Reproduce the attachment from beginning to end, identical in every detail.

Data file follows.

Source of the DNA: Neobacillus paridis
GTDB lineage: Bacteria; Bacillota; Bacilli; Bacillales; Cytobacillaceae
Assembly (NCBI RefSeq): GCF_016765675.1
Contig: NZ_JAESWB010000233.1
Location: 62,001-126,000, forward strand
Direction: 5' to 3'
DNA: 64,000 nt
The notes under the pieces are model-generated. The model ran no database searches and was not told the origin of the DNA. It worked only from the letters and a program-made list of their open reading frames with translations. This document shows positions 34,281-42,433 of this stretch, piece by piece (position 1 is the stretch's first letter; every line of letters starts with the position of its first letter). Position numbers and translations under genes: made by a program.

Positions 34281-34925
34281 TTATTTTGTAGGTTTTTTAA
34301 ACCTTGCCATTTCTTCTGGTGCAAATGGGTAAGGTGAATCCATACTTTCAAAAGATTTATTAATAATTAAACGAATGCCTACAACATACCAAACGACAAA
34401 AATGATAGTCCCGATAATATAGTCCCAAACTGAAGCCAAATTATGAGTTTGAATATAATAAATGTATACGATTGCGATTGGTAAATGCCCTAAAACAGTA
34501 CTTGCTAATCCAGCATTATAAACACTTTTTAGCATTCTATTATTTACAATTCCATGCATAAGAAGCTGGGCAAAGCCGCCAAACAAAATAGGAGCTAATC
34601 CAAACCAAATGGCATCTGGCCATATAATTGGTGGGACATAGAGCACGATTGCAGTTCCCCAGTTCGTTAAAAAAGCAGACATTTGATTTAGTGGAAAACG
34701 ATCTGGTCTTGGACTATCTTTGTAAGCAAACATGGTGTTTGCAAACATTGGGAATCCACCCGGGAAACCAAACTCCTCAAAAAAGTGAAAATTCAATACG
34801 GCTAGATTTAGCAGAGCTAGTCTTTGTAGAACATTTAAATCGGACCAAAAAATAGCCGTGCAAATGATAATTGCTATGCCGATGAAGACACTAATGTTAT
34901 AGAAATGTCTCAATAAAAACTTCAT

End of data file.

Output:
Source of the DNA: Neobacillus paridis
GTDB lineage: Bacteria; Bacillota; Bacilli; Bacillales; Cytobacillaceae
Assembly (NCBI RefSeq): GCF_016765675.1
Contig: NZ_JAESWB010000233.1
Location: 62,001-126,000, forward strand
Direction: 5' to 3'
DNA: 64,000 nt
The notes under the pieces are model-generated. The model ran no database searches and was not told the origin of the DNA. It worked only from the letters and a program-made list of their open reading frames with translations. This document shows positions 34,281-42,433 of this stretch, piece by piece (position 1 is the stretch's first letter; every line of letters starts with the position of its first letter). Position numbers and translations under genes: made by a program.

Positions 34281-34925
34281 TTATTTTGTAGGTTTTTTAA
34301 ACCTTGCCATTTCTTCTGGTGCAAATGGGTAAGGTGAATCCATACTTTCAAAAGATTTATTAATAATTAAACGAATGCCTACAACATACCAAACGACAAA
34401 AATGATAGTCCCGATAATATAGTCCCAAACTGAAGCCAAATTATGAGTTTGAATATAATAAATGTATACGATTGCGATTGGTAAATGCCCTAAAACAGTA
34501 CTTGCTAATCCAGCATTATAAACACTTTTTAGCATTCTATTATTTACAATTCCATGCATAAGAAGCTGGGCAAAGCCGCCAAACAAAATAGGAGCTAATC
34601 CAAACCAAATGGCATCTGGCCATATAATTGGTGGGACATAGAGCACGATTGCAGTTCCCCAGTTCGTTAAAAAAGCAGACATTTGATTTAGTGGAAAACG
34701 ATCTGGTCTTGGACTATCTTTGTAAGCAAACATGGTGTTTGCAAACATTGGGAATCCACCCGGGAAACCAAACTCCTCAAAAAAGTGAAAATTCAATACG
34801 GCTAGATTTAGCAGAGCTAGTCTTTGTAGAACATTTAAATCGGACCAAAAAATAGCCGTGCAAATGATAATTGCTATGCCGATGAAGACACTAATGTTAT
34901 AGAAATGTCTCAATAAAAACTTCAT